Suzuki is preparing to introduce two new sport utility vehicles in the next couple of years as part of a plan to increase market share in the United States.


According to Associated Press (AP), Suzuki last year launched an ambitious plan to triple US sales by 2007 and the cornerstone is nine new models, the latest of which was unveiled last week at the New York International Auto Show.


The compact [GM-Daewoo built] Forenza Wagon joins the Verona midsize sedan, Forenza premium compact sedan and Reno five-door crossover vehicle in the beefed-up lineup, the report said, adding that the wagon will compete against models such as the Ford Focus wagon and is scheduled to go on sale late this year priced between $13,000 and $16,000.


“Not only does the Forenza Wagon enable Suzuki to compete in the growing premium compact wagon segment, but it allows us to directly leverage the popularity of the fast-selling Forenza sedan,” Koichi Suzuki, president of automotive operations at Suzuki’s American arm, said, according to AP.


The new introductions to date leave five more models to come by 2007. In an interview with Associated Press, Koichi Suzuki said the upcoming offerings will include a small and mid-size SUV, which will help the Japanese carmaker compete with its larger rivals.


Citing Autodata Corp. AP said that, last year, Suzuki sold 58,438 vehicles in the United States, ranking it ninth and ahead of only American Isuzu Motors among the major Asian brands.


But AP noted that Suzuki, 20% owned by General Motors, hopes to reach 200,000 US sales by 2007, which would place it near Mitsubishi, Mazda and KIA in terms of annual sales, though still nowhere near Asian leaders Toyota, Honda and Nissan.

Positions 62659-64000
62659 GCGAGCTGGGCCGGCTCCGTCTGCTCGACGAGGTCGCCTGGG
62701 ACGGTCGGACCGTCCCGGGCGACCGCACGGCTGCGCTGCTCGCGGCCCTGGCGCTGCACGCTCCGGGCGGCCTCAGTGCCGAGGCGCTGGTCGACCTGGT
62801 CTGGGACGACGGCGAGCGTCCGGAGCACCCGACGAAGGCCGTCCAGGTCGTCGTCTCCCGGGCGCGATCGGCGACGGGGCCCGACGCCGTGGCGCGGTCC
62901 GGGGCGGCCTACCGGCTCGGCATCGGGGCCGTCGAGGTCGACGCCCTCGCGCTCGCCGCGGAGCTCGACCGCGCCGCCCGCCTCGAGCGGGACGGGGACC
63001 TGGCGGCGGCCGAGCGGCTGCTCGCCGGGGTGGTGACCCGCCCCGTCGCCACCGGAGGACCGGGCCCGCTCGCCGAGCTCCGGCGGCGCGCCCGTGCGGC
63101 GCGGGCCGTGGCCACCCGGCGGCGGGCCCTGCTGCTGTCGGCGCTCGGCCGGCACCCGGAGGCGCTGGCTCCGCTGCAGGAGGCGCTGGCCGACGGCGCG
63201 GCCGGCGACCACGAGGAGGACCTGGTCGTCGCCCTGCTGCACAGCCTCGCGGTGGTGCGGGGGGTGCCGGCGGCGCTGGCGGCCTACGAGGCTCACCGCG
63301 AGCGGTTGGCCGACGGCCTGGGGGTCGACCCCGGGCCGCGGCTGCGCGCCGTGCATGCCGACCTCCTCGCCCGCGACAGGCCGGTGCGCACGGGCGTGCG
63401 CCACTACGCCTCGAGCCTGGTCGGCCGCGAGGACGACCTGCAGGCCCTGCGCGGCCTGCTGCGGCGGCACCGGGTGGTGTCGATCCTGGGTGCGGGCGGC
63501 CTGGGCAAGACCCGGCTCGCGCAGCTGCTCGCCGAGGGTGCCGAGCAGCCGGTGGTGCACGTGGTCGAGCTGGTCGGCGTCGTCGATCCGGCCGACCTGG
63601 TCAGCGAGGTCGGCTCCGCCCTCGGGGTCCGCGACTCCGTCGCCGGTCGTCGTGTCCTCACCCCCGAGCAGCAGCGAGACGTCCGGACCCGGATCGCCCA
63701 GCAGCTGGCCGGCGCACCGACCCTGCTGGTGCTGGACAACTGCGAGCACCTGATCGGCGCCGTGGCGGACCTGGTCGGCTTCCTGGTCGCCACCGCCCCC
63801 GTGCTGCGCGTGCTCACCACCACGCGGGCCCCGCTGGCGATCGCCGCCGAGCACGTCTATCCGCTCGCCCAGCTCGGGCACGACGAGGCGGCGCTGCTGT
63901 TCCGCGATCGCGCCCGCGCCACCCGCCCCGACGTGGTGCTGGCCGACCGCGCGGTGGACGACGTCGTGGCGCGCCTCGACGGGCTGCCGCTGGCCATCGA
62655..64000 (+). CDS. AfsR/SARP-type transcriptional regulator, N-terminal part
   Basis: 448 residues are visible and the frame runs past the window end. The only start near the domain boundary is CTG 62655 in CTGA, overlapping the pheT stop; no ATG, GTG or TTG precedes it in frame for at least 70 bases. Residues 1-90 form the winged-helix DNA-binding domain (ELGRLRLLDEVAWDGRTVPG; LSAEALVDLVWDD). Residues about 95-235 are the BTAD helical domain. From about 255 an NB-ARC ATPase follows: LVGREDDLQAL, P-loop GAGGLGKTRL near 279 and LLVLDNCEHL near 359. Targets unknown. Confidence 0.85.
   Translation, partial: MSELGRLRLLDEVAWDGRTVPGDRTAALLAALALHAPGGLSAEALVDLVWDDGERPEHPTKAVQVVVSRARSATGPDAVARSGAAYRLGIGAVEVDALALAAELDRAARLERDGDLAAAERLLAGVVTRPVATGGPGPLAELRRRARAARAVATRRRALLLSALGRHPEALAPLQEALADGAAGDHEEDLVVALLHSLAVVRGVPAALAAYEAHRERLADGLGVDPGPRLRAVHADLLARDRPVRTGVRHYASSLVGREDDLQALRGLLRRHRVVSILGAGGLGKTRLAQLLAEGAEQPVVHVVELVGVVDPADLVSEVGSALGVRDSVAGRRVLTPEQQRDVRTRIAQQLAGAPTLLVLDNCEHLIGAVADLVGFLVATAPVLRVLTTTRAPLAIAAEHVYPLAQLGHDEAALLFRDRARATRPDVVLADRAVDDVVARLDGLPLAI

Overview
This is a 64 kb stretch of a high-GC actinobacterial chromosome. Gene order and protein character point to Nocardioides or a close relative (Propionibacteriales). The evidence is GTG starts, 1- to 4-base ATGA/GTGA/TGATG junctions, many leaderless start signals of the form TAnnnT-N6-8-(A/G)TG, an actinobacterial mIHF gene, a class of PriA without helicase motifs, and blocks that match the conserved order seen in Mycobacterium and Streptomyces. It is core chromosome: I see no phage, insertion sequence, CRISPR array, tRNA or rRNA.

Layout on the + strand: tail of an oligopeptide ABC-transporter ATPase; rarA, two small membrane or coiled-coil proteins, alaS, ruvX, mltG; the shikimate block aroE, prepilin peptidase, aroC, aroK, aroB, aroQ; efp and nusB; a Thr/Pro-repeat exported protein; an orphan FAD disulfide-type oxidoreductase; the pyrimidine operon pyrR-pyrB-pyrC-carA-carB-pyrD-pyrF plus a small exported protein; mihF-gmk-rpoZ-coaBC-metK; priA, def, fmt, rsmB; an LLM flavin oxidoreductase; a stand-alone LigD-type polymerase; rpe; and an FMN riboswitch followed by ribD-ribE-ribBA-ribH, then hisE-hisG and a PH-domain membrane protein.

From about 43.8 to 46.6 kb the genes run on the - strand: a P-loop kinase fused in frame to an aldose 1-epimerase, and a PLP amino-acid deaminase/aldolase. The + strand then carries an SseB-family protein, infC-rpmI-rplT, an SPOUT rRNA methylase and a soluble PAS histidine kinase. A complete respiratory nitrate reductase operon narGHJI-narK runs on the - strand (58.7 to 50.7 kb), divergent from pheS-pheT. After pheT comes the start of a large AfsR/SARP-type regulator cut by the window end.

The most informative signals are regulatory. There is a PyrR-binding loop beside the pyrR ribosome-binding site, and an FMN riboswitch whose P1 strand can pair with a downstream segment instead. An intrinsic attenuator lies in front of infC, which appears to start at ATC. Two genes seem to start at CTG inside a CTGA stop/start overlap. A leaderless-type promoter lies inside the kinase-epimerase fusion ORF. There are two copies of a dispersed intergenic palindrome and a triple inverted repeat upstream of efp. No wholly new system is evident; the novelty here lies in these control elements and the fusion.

Sales to the end of March were up 23.5% from a year ago, contributing to a 9.5% jump among all Asian brands, AP said, again citing Autodata figures.


Koichi Suzuki reportedly said a more varied portfolio has been the key.


“The new models help, but you need a wider range of products,” he told AP, adding: “That helps dealers get customers in their showrooms.”


Power Information Network analyst Tom Libby reportedly said Suzuki’s sales target is attainable, but the carmaker faces a number of challenges.


Topping the list, Libby told AP, is a record of poor showings in industry rankings for initial and long-term quality and customer satisfaction.


The news agency said that, in JD Power’s closely watched study of initial quality in 2003 models, Suzuki was the most-improved brand, bettering its score by 31% but, with an average of 144 problems per 100 vehicles, it still fared far worse than the industry average of 133 problems per 100 vehicles.


AP also noted that Suzuki finished dead last in JD Power’s 2003 Sales Satisfaction Index Study, which measures customer satisfaction with the purchase or leasing experience.


“They can reach their goals, and they’re going in the right direction, but they have a ways to go,” Libby reportedly said.


According to Associated Press, Koichi Suzuki acknowledged the quality problems and said the carmaker was emphasising better reliability while also looking to help dealers improve operations and enhance the buying experience.


AP said Suzuki hopes to increase the number of its US dealers from 500 to 600 in the next year or so while Koichi Suzuki reportedly said the goal is to boost the number of stand-alone businesses, as opposed to those that sell more than the Suzuki brand.


“Right now it’s 40% exclusive dealers and 60% otherwise,” he told Associated Press, adding: “I’d like that percentage to flip-flop.”